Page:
I was hoping to keep to no longer than two weeks between posts while we remain here in Stuart, but I seem to have gone over by a bit. I've been somewhat out of commission for the past couple of days, and even today typing is an effort. That's because I had refractive surgery Friday. Yesterday I merrily tossed two pairs of glasses and three pairs of contact lenses in the trash, and for the first time in 45 years I can see the walls when I wake up. Well, sort of -- I am still having to wear clear plastic shields taped over my eyes while I sleep.
I promise to get to an update on Vector momentarily, but for the curious among my family and friends, I will first share a few more details. Those who have known me a long time know that I was extremely nearsighted -- worse than 20/400, which is the maximum on the chart -- and I also had astigmatism. More casual acquaintances might never have known this, because I have worn hard contact lenses for the past 40 years, which corrected my vision completely.
One consequence of being blind without glasses or contacts is that I have been denied the simple pleasure of swimming, diving, and other water sports without worry. Wearing the glasses there was always a worry they would come off, even with a sports strap (and they did just that, once, in the wave pool at Disney's Blizzard Beach), and many water parks even make you take them off before boarding some of the rides. With my contacts in, I could not open my eyes under water or when being splashed. As much as I like the water, though, it's been a small enough percentage of my life that I was willing to put up with all this rather than take on the risks (and pain) of refractive surgery.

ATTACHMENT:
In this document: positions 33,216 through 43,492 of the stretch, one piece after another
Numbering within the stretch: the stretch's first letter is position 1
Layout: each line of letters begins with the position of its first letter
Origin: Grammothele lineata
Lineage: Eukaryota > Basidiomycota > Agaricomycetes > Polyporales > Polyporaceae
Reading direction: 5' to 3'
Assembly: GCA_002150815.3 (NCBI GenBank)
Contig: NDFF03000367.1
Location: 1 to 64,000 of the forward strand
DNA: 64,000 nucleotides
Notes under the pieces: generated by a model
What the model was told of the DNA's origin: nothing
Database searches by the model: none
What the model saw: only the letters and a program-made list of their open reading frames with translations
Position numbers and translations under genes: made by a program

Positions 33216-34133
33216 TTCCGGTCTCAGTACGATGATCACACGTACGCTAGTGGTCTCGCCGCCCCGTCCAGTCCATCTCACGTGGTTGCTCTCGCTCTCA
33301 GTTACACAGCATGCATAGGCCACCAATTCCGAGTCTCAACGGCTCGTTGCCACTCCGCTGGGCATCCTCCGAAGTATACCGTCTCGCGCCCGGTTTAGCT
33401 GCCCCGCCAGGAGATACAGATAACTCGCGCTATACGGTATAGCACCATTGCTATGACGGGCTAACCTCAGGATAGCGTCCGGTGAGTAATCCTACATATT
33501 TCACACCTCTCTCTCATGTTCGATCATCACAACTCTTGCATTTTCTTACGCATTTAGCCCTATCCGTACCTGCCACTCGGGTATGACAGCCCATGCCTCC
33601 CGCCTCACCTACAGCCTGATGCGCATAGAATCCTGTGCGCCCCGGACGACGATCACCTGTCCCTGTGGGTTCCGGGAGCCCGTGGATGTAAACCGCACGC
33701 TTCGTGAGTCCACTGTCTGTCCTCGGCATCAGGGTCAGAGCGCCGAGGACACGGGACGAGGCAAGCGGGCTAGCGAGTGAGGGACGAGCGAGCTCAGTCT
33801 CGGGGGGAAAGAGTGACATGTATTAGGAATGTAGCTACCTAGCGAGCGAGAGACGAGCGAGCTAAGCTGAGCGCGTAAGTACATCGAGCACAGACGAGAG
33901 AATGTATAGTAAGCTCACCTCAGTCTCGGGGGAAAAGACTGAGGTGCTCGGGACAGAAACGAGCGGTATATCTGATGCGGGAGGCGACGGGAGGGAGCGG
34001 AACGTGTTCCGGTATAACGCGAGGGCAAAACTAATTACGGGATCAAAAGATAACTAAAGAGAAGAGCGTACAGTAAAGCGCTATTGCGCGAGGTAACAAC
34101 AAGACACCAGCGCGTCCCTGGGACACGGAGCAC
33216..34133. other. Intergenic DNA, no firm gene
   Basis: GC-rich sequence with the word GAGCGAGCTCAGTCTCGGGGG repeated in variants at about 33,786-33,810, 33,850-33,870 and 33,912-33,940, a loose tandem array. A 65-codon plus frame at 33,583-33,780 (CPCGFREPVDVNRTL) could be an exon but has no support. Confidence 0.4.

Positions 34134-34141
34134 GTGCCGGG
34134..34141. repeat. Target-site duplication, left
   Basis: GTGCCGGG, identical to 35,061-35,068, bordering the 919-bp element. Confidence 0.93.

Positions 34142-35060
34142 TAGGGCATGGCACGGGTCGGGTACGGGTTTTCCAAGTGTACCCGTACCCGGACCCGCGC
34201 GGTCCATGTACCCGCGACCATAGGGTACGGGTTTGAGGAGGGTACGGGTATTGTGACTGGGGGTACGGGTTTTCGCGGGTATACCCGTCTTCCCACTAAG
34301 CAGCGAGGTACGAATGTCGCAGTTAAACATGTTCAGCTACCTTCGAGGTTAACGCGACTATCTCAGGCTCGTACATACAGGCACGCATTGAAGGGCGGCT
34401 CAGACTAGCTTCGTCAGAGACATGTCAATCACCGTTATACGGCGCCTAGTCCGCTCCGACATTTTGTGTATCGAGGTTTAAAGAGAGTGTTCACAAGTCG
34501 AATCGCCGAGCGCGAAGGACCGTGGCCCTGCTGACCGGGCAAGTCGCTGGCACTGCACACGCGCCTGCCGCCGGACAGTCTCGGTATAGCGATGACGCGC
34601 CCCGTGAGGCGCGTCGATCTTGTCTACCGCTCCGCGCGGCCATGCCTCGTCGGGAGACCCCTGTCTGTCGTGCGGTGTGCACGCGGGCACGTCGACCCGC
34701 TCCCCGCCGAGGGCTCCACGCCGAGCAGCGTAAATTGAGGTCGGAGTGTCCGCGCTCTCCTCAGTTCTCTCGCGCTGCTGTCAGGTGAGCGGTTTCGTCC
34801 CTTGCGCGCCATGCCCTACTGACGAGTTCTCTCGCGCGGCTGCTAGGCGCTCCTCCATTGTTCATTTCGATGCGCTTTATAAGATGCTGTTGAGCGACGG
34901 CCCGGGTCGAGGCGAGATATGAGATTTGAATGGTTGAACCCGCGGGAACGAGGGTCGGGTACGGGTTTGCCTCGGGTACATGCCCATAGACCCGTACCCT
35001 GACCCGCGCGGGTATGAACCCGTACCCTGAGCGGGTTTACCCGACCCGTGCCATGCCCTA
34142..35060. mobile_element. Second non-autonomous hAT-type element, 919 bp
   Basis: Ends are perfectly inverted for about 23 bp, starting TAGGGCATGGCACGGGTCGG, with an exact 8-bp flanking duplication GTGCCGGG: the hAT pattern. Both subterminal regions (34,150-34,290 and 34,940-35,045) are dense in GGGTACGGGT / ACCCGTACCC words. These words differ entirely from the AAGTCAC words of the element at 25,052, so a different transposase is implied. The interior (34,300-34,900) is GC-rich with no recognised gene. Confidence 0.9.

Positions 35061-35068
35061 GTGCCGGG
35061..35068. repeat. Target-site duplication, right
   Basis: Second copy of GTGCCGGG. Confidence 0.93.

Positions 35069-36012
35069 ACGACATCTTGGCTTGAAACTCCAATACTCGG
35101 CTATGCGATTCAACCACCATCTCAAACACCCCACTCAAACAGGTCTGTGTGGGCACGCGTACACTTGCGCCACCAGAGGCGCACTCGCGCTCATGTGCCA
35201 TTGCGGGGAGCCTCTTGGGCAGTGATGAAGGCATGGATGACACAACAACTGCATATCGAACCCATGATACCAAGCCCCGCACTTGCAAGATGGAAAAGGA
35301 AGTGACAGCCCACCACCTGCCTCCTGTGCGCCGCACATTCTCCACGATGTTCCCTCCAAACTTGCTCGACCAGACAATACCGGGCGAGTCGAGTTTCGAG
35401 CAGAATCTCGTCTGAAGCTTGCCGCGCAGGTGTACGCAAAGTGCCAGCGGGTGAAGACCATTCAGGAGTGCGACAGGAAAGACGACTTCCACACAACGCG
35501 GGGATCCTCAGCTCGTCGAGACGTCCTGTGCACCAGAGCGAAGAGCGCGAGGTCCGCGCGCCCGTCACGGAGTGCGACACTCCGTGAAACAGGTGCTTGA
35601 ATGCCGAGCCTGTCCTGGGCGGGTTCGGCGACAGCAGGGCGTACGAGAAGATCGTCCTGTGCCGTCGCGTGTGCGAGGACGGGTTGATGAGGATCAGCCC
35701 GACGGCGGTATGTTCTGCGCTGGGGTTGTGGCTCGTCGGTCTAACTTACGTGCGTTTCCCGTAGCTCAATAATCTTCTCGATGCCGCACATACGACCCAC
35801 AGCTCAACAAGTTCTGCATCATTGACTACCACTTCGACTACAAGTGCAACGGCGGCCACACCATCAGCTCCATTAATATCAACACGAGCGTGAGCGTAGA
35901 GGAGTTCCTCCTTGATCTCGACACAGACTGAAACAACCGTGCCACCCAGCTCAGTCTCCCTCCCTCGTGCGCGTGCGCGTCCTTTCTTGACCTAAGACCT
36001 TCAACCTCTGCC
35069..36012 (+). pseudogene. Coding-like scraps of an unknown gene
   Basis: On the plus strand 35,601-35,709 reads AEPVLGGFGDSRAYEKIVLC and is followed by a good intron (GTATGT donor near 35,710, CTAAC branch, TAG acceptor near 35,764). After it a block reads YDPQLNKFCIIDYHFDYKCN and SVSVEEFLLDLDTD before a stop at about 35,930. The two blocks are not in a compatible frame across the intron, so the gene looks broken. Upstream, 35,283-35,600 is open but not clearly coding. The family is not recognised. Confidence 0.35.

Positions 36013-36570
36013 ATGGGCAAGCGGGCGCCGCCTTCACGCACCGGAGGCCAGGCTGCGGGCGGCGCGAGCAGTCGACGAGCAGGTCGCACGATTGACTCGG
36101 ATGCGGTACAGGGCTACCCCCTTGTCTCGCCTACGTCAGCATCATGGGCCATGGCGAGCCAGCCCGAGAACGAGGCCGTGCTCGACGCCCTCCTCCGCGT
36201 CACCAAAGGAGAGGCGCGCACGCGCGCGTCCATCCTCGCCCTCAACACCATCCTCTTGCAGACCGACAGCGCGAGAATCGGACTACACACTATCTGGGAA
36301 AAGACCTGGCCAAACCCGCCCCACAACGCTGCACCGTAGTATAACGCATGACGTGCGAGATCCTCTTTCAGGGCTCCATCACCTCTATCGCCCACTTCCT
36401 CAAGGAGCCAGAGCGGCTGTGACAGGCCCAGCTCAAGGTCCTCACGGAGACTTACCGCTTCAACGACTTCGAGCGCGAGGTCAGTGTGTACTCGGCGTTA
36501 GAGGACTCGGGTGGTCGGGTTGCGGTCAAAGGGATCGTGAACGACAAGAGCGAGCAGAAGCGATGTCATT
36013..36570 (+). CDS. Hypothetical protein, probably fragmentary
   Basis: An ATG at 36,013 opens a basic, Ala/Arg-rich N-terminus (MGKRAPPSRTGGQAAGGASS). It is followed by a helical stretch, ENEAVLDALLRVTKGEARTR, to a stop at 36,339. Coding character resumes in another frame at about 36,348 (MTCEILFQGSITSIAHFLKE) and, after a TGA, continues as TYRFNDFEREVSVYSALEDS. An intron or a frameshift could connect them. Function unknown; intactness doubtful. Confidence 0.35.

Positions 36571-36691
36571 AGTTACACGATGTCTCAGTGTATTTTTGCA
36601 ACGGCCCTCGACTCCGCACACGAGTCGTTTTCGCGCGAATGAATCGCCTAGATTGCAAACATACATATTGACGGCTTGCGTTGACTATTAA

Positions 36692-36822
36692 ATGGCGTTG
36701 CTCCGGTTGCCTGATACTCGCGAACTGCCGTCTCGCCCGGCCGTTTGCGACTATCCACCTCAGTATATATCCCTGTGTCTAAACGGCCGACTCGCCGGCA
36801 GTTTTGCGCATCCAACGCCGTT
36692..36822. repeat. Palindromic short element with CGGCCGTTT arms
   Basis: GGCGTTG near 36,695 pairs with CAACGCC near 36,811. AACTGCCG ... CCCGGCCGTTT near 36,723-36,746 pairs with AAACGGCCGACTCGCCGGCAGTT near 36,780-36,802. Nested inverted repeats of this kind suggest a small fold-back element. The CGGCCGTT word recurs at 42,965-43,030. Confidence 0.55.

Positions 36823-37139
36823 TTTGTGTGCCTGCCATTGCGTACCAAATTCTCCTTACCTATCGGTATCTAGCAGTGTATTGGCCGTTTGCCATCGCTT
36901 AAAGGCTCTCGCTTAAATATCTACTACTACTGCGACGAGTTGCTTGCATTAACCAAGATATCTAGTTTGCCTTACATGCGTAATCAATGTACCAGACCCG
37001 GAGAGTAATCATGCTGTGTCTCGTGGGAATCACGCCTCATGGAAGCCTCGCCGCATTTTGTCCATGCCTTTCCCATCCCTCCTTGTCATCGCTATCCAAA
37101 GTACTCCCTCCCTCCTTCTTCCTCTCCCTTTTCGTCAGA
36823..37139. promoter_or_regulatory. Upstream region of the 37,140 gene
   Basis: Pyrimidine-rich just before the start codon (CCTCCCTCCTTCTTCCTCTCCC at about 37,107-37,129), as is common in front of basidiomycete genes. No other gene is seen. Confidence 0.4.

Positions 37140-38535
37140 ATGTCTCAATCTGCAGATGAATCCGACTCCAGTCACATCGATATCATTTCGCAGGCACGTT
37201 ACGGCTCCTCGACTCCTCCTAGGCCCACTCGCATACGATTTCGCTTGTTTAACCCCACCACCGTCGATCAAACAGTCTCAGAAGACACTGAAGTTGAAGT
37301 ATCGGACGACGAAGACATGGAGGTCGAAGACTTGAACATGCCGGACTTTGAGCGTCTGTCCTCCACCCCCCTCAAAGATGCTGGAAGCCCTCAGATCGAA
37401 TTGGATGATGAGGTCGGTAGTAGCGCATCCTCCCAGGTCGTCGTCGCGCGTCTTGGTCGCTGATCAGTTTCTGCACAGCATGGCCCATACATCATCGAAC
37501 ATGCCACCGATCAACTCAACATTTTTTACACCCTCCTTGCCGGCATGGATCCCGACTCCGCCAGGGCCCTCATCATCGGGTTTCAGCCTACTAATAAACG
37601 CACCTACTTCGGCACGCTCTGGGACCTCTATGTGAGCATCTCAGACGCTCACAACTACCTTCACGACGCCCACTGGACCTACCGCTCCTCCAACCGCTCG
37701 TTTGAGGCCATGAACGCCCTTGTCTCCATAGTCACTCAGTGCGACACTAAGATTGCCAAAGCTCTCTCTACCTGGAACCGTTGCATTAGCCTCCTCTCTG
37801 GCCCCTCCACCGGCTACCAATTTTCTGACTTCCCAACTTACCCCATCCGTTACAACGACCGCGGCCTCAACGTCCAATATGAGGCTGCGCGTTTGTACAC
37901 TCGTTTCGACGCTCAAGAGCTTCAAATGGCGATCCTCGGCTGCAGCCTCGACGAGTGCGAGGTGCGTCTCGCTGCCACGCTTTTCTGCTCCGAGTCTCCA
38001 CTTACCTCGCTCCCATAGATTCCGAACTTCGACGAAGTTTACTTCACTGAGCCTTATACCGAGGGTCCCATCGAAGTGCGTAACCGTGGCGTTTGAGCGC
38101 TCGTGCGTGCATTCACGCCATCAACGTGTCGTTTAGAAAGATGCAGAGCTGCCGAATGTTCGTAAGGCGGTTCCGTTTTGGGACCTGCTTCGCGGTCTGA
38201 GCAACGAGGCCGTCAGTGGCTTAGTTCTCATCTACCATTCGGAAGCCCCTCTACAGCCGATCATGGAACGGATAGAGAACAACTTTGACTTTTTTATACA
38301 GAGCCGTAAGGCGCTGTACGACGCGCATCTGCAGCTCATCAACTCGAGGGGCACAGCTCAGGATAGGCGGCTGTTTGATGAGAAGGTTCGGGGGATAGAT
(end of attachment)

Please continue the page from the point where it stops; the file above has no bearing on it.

Now that I live on a boat, surrounded by water almost every minute, and we are on the cusp of entering waters where I will be tempted to jump in virtually every day, I decided to take the plunge, if you will excuse the pun. After a great deal of research I chose LASIK, with a well-experienced surgical team here in Stuart. We knew we'd be here for at least two months, and one of the requirements for surgery is to stop wearing hard contact lenses at least that far in advance.
All well and good, but between my New Jersey nose and my pronounced brow reminiscent of neanderthals, they had a very hard time "docking" the flap-creating laser to my eyes. I ended up having the LASIK procedure on the left eye, where they were ultimately able to dock the laser, and the PRK procedure on my right one, where they could not. The PRK procedure has fewer risks and often results in better vision, but there is more post-operative discomfort and vision is distorted for days to weeks afterwards. The good news is that I already see perfectly, well enough even to drive, with my uncorrected left eye. I have some more follow-up appointments this week, but I should be seeing nearly perfectly with the right one, too, in another couple of weeks.
In the meantime, work has proceeded apace here aboard Vector. I've finally gotten the dinghy chocks properly secured to the deck, and Louise managed to sew the dinghy cover back together after its longitudinal seam ripped open in a windstorm. I also removed, refurbished, and reinstalled the dinghy's battery disconnect switch, which was so badly corroded that the whole electrical system was intermittent. While I was at it, I upgraded the navigation lights to LEDs.